Chris Kenny: Look, you’re so spot on when it comes to phonics and early intervention. I’ve seen it with my own very eyes first-hand – young kids pushed along with phonics and it just turns around their literacy overnight and why we aren’t drumming that into our school systems is beyond me. You mentioned earlier, some of the wasteful spending. What gets me is, of course, the federal education department doesn’t run any schools. It just farms money out and tries to coordinate what’s happening between the states, (yet) they’re spending money hand over fist on meetings, on travel, on fancy restaurants and $4,000 or more on Welcome to Country ceremonies.
Senator Henderson: Well, several $100,000 of frankly, very wasteful spending on Jason Clare’s watch, as I said. It shows a complete failure of leadership. And perhaps one of the worst examples is that education department officials and various task force and other groups, are holding meetings in high-end restaurants. Now Chris, I would say to you what’s wrong with holding a meeting in a meeting room with a cup of tea and a biscuit? Instead, Jason Clare is greenlighting meetings, which are of course are not meetings at all. They’re just going into these high-end exclusive fancy restaurants spending thousands and thousands of dollars and it’s an absolute disgrace. And again, it shows that this government could not care less about the cost-of-living crisis that so many Australians are facing. And how dare this minister spend thousands and thousands of dollars in restaurants, holding meetings, when so many families can barely get the money to put school lunches in their kids’ bags. It’s an absolute disgrace.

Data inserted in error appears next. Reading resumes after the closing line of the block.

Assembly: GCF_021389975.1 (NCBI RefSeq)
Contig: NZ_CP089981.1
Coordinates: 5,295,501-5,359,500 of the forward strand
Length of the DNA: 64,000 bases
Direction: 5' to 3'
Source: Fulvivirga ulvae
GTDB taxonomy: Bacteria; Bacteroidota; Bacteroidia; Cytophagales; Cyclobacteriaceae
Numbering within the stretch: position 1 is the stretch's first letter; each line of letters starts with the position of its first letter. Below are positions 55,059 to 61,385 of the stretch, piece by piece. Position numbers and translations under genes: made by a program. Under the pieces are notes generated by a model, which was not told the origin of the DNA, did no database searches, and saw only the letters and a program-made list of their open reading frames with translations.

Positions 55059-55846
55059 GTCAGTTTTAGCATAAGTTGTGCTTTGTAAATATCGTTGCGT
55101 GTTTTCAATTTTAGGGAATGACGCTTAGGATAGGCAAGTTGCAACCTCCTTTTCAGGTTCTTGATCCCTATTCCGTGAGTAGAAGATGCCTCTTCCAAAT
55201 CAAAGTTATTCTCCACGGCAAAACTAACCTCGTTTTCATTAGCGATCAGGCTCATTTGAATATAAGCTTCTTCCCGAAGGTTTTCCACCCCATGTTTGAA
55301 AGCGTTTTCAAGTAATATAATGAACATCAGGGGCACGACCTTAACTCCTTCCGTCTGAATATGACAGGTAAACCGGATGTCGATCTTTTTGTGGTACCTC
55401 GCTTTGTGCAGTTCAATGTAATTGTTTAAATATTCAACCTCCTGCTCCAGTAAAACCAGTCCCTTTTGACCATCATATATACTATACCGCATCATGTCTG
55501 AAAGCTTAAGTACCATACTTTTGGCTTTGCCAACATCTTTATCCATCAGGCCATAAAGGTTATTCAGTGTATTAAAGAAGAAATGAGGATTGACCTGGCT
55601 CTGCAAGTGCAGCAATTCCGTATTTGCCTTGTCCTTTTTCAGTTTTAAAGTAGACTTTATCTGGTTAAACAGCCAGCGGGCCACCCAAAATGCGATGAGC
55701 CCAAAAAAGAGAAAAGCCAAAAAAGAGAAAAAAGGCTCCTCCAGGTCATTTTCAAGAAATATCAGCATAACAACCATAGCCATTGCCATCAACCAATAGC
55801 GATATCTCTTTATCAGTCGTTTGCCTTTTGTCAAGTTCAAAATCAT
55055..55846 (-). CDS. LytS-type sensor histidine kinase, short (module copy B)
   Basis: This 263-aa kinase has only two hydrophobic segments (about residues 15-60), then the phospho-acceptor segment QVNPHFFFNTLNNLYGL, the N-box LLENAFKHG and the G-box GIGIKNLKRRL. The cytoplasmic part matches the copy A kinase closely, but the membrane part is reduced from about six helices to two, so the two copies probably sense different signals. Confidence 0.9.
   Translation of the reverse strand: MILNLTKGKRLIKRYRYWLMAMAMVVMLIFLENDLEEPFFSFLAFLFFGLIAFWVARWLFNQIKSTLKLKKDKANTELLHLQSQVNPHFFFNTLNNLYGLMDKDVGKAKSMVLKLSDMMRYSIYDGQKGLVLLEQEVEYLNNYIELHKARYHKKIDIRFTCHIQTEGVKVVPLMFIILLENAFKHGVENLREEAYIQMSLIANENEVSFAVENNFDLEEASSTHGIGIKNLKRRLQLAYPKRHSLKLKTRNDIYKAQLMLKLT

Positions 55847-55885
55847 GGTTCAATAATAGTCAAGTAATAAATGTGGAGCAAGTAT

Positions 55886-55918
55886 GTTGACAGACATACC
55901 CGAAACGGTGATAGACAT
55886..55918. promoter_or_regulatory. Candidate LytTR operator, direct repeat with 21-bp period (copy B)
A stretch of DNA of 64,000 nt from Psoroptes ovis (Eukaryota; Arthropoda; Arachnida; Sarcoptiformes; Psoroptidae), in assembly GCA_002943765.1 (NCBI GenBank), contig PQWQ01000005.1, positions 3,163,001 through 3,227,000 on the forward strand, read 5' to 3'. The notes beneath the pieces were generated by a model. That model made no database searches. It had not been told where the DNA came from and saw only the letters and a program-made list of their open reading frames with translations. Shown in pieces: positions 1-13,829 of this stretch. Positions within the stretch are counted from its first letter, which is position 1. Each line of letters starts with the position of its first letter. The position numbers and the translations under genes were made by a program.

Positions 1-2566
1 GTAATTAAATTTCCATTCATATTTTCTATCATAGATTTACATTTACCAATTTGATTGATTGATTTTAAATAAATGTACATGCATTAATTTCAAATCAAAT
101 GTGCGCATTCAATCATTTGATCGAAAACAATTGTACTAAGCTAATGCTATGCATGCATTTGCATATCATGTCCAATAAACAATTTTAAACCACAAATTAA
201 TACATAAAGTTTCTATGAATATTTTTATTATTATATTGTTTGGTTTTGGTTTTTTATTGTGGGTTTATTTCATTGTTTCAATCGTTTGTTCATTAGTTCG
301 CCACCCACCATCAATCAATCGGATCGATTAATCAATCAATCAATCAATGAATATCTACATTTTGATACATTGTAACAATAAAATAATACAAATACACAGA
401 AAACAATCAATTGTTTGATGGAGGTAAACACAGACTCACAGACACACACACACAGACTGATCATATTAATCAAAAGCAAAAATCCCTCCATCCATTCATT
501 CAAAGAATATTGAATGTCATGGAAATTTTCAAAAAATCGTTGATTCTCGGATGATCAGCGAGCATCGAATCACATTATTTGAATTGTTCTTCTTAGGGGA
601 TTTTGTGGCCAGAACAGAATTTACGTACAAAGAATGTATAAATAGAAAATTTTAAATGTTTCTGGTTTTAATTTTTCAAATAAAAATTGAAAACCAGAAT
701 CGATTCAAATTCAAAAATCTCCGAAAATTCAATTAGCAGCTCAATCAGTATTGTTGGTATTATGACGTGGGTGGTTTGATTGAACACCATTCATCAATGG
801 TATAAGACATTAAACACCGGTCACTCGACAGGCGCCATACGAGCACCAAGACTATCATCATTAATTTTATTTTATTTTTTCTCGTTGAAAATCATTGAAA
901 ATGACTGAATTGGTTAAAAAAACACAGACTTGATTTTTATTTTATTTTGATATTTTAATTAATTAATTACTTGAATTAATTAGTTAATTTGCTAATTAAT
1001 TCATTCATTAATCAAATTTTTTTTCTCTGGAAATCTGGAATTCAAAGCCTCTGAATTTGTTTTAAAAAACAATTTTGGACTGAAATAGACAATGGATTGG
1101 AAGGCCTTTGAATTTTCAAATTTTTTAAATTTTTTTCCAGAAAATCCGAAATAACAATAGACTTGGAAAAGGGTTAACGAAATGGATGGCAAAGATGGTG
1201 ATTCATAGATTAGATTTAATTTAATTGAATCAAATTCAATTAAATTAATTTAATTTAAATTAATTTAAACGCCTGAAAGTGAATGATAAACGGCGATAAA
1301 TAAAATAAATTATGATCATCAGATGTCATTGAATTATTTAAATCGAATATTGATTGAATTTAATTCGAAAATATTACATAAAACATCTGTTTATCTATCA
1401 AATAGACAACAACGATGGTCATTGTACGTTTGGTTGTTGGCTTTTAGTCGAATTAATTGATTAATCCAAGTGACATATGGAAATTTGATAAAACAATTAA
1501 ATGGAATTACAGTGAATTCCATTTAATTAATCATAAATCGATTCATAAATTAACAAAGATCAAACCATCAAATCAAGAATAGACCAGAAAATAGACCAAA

Chris Kenny: Yeah, it is sickening. It makes a lot of difference, doesn’t it, when people are spending other people’s money instead of their own. It’s just shocking. And it’s great that you’re teasing out all these examples through various parliamentary processes. Before I let you go Sarah, as a senior Liberal in Victoria – what do you believe the chances are of the Coalition winning back the seat of Dunkley in next month’s by-election?
Senator Henderson: Well, Chris, we have a wonderful candidate in Nathan Conroy. He’s a real community champion. He’s working extremely hard. And he said the other day to me and to a gathering of the Liberal faithful, that everywhere he goes, he has been told `Look, I voted Labor all my life, but not this time. I have lost trust in this government’. Of course, we know that the Albanese government has betrayed Australians – it has broken so many promises. It has the wrong priorities, and it has made the wrong decisions. And that is ricocheting throughout the seat of Dunkley. So, I think we’ve got a very good chance we don’t take this for granted. But on the 2nd of March, this is a chance for the people of Dunkley to send the Albanese government and this dishonest Prime Minister a very strong message. Vote Liberal, vote for Nathan Conroy and get rid of his shocking, shocking government.
Chris Kenny: Yeah, it’s going to be fascinating to watch. Thanks for joining us again, Sarah. I look forward to catching up throughout the year.